Friday, September 20, 2013

Water harvesting helps Kenya's women cope with failing rains

James Karuga in the Thomson Reuters Foundation: When Rose Wanjiku first moved to her home in Central Kenya province 14 years ago, the region received four months of rain every year. The rains began in April and again in October, and were sufficient for a small-scale farmer such as herself to grow staples like maize and beans to feed her family and sell the surplus at local markets.

Today the Ngurubani area gets only two months of rain a year. Because of the growing scarcity, Wanjiku has resorted to irrigating her crops with water pumped from the Thiba River when rains fail in mid-season. Even though the river is just a stone’s throw away from her house and fields, the water pump means extra expenses for her household.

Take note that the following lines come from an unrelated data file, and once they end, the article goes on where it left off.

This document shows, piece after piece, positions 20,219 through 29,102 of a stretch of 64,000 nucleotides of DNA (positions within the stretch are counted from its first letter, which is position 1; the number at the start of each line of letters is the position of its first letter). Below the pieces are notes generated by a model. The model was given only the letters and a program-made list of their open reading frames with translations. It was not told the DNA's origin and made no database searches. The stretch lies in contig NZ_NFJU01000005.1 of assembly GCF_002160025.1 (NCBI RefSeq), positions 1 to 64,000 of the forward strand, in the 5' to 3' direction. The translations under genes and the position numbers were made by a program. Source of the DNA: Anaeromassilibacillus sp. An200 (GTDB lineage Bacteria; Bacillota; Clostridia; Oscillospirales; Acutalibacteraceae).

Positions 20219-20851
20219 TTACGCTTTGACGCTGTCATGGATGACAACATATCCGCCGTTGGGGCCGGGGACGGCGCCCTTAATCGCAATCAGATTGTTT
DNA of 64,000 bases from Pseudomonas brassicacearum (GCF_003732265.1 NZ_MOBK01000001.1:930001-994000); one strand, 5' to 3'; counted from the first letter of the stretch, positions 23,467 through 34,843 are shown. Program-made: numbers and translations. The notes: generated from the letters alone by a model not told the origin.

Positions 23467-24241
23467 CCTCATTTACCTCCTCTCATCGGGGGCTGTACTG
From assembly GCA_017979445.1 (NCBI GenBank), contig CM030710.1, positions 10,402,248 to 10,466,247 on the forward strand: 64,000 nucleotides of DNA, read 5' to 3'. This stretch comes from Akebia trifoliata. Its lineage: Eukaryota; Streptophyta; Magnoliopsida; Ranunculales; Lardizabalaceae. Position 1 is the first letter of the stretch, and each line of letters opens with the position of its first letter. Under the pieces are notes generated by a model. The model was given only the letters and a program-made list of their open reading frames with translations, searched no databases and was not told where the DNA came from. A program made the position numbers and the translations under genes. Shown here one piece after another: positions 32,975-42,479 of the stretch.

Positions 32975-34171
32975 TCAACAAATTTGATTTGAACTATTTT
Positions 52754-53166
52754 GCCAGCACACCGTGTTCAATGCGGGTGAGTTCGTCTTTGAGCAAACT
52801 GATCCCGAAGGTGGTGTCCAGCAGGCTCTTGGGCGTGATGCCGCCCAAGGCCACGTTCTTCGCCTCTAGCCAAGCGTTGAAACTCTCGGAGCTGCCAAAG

“Farming has become very expensive for us these days. We hardly make profits,” said her husband Munene. His wife added that the river water cannot be used for household purposes because it is too muddy.

To counter the water shortages, Wanjiku, 45, has begun harvesting rainwater. Her roof is fitted with gutters and through a loan from SMEP, a Kenyan microfinance programme, she has bought a 2,300-litre (600-gallon) water tank to store the harvested water.

Rainwater gathered since April has been sustaining her household until the rains are due to begin again next month. Wanjiku began making loan payments of 1,000 Kenyan shillings (around $11) a month in February, and aims to clear the loan by November....

Two brothers search for water in a dried river bed in Turkana, in Northern Kenya, shot by DFID - UK Department for International Development, Wikimedia Commons via Flickr, under the Creative Commons Attribution 2.0 Generic license

No comments: